Does Norway’s Dropped CCS Project Spell Doom for Carbon Capture?
David Sims posted on October 18, 2013 |

carbon capture, energy, thomasnet, norway, gas, oil, petroleumNorway once trumpeted its ambitious project to capture carbon dioxide at a large utility plant as a technological achievement on par with a lunar landing, but environmental activists there now dub it a “crash landing.’

“One of the ugliest political crash landings we have ever seen,” Frederic Hauge of the Norwegian environmental group Bellona said about the demise of the project at Mongstad and the nation’s attempt to lead the world in carbon capture.

The Wall Street Journal reported in late September that the Norwegian government was shutting down the Statoil ASA-operated project because it “has been both challenging and costly, and the risks are now seen as too big.”

The proposed facility was supposed to capture carbon emissions from a natural gas plant at the Mongstad site, which also houses an oil refinery, and pipe them into underground storage on the Norwegian continental shelf.

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There’s still a research center at Mongstad “testing various carbon capture schemes.”  The center is allocated about $67.4 million over four years, a far cry from the $300 billion-plus that Norway’s auditor general disclosed would be spent on carbon capture and storage projects from 2007 to 2012.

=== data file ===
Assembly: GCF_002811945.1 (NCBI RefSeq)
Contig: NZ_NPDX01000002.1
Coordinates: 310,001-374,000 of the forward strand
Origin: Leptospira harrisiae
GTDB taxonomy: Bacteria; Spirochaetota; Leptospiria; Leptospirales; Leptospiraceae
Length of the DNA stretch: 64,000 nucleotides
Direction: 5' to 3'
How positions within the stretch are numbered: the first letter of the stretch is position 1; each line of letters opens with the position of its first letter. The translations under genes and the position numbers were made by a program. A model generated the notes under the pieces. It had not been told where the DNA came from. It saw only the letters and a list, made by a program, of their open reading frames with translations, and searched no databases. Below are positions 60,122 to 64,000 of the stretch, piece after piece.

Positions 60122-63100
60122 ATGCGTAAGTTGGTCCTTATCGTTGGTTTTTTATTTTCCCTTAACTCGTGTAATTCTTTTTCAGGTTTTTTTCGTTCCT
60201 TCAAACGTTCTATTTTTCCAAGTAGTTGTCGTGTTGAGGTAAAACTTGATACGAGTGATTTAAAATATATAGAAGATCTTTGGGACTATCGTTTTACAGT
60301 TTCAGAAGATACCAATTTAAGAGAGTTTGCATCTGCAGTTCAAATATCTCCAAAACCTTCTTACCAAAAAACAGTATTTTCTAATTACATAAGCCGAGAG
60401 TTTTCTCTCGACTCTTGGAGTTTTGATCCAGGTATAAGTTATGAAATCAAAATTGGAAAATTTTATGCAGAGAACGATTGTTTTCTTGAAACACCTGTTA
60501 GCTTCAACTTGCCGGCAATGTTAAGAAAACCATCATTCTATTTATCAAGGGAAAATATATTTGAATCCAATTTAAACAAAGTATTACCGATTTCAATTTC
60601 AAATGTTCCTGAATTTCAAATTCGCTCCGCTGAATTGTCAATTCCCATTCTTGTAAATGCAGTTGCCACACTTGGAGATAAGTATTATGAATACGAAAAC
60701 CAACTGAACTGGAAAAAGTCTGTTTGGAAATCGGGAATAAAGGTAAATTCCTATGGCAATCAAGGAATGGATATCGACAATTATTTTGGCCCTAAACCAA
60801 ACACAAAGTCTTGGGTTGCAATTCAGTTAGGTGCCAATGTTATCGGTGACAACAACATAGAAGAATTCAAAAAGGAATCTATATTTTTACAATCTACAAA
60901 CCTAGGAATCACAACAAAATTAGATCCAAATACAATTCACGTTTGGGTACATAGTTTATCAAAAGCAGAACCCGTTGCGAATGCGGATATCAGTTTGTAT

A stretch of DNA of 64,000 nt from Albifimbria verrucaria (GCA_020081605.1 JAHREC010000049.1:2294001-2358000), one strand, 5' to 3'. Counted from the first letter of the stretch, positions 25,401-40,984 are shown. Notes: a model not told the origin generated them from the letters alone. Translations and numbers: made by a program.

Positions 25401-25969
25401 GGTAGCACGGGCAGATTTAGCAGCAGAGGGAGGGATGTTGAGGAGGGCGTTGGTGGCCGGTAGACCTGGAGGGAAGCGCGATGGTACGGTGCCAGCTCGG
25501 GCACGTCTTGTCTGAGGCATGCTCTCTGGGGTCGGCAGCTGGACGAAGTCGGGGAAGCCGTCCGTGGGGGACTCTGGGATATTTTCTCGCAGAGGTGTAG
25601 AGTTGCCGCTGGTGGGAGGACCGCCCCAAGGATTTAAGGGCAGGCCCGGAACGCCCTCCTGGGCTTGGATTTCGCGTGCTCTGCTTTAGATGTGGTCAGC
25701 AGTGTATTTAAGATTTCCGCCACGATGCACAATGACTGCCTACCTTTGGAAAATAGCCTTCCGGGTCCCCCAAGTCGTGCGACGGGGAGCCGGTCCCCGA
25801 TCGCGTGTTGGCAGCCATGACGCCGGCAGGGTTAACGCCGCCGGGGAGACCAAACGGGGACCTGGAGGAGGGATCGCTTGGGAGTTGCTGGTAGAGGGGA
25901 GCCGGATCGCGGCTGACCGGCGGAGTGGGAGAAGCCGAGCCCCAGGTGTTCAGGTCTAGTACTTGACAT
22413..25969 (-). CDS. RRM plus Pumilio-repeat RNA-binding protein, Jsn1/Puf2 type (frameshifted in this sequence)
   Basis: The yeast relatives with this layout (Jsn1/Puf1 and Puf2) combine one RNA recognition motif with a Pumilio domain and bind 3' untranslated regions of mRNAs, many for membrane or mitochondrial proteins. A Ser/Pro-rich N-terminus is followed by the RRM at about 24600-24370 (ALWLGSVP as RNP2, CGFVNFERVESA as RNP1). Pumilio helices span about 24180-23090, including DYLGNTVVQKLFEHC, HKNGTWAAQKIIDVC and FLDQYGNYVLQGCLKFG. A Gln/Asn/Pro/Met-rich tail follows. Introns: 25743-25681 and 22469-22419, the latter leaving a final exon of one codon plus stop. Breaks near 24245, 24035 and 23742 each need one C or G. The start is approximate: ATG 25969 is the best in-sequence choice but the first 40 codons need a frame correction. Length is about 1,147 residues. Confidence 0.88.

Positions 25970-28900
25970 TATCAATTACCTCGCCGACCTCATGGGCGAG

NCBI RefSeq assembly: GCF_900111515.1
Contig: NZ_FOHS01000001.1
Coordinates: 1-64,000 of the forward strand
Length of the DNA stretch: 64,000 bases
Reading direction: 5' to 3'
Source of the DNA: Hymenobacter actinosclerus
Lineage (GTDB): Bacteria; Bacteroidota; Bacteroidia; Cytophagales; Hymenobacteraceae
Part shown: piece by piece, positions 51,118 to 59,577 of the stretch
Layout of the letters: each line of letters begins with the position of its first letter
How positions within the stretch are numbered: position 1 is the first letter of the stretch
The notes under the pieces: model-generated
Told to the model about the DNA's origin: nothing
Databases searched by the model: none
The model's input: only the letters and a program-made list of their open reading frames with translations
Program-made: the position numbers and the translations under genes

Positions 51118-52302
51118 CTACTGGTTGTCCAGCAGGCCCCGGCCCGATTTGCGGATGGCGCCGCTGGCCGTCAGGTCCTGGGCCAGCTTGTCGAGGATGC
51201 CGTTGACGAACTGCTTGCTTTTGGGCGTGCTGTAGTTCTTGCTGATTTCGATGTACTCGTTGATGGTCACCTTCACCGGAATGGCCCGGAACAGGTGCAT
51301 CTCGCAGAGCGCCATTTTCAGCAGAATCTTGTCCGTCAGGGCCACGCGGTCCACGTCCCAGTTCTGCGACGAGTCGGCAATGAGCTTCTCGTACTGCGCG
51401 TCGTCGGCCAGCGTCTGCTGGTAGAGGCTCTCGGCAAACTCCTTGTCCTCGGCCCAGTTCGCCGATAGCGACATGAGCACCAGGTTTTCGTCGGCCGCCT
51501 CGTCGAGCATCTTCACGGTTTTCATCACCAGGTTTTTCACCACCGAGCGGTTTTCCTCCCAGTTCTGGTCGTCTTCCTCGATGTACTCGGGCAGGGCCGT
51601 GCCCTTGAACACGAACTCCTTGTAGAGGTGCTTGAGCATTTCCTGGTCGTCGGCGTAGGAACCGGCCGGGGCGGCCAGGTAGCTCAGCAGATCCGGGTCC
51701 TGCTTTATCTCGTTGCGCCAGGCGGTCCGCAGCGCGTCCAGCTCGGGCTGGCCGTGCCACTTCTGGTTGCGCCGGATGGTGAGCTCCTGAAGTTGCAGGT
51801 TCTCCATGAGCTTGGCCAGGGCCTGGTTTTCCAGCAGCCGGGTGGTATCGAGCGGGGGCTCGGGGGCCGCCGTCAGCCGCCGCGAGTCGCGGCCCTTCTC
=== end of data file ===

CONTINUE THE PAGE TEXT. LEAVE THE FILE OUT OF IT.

Shuttering the Mongstad project certainly dampens expectations that Norway will fulfill its promise to cut greenhouse gas emissions by at least 30 percent below 1990 levels by 2020, according to the Reuters news service, which noted that “emissions were five percent above 1990 levels in 2012, and delays to carbon capture will make the 2020 goal ever more difficult.”

The strategy of carbon capture and storage (CCS) entails removing CO2 from coal plant emissions before it goes up the stack and into the air, putting it under high pressure, and then injecting it into the ground where it cannot contribute to global warming.

Norway’s CCS facility would have been the first high-profile project in operation, proving that it could work on an industrial scale. That makes the Mongstad failure even more of a psychological blow to carbon capture devotees.

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This article was originally published on ThomasNet News Industry Market Trends  and is reprinted in its entirety with permission from Thomas Industrial Network.  For more stories like this please visit Industry Market Trends.

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